The increasing repression and curtailment of the right to freedom of expression is having a chilling effect on journalists and civil society, and seriously stifling journalistic freedoms. The 2022 World Press Freedom Index compiled by Reporters Without Borders ranked Bangladesh at 162 out of 180, the worst performing country in South Asia.

    The Bangladesh government’s suppression of free speech and media freedom is inconsistent with Article 39 of the country’s constitution and Article 19 of Bangladesh’s obligations under the International Covenant on Civil and Political Rights (ICCPR).

    The Bangladeshi government should:

    1. Immediately suspend the use of the Digital Security Act pending its repeal or amendment in line with international human rights law.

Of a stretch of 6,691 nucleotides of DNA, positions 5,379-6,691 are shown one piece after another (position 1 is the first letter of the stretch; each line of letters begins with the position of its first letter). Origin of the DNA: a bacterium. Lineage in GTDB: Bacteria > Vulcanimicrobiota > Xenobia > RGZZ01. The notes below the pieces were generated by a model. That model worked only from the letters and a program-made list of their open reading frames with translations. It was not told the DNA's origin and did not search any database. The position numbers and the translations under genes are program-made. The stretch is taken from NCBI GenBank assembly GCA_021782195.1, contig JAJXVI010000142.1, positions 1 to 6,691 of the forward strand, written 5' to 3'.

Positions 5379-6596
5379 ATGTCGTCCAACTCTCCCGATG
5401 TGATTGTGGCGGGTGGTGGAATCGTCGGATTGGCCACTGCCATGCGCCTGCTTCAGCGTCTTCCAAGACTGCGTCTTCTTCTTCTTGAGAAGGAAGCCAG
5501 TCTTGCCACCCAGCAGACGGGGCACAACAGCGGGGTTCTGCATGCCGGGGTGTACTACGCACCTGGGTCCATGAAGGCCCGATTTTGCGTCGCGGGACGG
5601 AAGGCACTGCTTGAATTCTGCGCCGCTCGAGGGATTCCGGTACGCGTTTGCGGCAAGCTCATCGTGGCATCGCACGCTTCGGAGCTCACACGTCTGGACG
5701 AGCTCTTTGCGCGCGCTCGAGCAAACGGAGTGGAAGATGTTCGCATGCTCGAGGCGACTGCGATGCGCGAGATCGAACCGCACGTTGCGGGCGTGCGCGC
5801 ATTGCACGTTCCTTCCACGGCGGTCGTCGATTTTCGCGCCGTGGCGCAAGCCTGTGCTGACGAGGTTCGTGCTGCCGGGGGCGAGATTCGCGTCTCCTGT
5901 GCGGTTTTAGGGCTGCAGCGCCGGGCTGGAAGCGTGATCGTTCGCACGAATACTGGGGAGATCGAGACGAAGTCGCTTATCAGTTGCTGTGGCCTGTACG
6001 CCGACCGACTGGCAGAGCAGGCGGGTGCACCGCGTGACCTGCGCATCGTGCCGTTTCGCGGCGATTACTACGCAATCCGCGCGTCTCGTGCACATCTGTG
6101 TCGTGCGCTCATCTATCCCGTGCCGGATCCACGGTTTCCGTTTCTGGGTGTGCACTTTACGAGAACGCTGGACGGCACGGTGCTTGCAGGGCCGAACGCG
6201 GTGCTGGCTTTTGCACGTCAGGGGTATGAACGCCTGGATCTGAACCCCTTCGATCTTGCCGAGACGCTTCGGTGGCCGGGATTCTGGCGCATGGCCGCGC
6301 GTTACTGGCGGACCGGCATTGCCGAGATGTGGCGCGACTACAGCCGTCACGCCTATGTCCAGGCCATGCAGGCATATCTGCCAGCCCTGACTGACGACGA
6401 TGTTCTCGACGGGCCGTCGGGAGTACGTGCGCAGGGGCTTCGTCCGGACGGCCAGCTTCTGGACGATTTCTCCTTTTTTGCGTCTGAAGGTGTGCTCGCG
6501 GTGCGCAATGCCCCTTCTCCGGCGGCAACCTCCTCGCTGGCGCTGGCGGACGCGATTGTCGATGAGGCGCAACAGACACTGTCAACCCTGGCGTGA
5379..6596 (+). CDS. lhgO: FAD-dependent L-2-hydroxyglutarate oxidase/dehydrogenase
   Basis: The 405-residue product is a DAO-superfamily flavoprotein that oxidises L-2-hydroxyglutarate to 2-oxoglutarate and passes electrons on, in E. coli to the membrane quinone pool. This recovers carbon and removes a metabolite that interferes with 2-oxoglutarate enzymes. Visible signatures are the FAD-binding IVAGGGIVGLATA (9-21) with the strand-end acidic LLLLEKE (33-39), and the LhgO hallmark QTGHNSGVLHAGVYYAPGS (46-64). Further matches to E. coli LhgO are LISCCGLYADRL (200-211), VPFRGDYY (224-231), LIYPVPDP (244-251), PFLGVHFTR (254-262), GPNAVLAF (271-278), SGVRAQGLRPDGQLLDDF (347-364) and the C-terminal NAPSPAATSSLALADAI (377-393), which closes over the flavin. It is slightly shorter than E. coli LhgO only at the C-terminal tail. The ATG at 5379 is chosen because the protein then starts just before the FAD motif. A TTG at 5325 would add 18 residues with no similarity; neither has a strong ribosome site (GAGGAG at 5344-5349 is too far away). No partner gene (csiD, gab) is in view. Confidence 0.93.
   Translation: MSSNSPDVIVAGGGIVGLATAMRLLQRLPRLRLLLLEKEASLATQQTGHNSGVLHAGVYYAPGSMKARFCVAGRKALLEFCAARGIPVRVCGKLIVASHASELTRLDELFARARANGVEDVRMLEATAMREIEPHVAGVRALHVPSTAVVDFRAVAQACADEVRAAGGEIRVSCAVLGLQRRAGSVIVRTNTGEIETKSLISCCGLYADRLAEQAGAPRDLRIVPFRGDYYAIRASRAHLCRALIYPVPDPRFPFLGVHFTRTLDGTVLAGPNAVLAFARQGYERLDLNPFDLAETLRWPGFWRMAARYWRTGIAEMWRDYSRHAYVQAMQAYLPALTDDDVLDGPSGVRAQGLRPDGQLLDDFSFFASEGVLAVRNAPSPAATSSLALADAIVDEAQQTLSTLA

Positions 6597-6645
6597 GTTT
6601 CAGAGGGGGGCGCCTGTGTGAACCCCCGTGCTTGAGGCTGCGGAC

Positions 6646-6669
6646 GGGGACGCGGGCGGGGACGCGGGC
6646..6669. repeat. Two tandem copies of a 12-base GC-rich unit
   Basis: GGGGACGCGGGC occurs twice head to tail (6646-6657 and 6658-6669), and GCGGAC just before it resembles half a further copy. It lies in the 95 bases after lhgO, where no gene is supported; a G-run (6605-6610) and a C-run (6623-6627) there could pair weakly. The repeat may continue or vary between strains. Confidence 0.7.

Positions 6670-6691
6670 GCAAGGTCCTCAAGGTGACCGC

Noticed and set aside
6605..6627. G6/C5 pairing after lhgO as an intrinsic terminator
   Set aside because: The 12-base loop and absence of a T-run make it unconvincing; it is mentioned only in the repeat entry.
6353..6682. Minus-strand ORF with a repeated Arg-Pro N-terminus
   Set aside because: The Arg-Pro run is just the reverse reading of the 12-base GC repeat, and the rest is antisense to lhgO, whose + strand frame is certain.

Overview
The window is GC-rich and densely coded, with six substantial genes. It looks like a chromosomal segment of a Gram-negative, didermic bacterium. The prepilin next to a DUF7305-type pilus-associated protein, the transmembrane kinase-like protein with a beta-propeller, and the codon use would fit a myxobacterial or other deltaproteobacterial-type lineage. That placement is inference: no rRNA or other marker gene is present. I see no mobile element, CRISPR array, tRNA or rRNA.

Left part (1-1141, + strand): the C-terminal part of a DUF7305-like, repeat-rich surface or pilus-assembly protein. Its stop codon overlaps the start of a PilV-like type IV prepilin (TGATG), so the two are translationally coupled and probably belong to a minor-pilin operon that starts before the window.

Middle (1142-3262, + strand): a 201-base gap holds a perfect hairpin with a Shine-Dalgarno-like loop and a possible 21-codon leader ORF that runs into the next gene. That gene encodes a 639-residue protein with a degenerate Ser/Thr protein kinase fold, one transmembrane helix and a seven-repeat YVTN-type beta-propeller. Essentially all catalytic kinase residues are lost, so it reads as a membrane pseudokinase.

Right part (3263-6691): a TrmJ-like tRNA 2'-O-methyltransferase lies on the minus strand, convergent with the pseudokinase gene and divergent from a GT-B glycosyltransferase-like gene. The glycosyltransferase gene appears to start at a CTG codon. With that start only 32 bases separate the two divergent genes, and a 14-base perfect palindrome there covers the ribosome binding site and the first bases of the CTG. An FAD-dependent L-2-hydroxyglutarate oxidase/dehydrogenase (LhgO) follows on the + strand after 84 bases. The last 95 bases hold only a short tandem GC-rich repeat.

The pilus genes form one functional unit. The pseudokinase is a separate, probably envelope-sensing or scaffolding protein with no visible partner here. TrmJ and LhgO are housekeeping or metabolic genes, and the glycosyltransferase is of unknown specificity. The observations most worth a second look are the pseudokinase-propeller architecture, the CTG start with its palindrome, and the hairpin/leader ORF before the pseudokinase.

2. Conduct swift, impartial, transparent and effective investigations into all acts of violence against journalists and hold any suspected perpetrators accountable in fair trials.
    3. Drop all charges against all who have been accused simply of exercising their right to freedom of expression.
    4. End harassment of journalists and protect media freedom. Ensure that people can voice criticism and concerns, both offline and online, without fearing sanctions.
    5. End misuse of laws to curtail the right to freedom of expression in Bangladesh and protect the media’s right to operate freely and independently and respect the public’s right to information through full and unrestricted access to news outlets.

    Signed by

    Amnesty International

    CIVICUS: World Alliance for Citizen Participation

    Committee to Project Journalists

    Human Rights Watch

    International Federation for Human Rights

    Reporters Without Borders


  • Press freedom vital in the fight against the pandemic

    hopewell chinono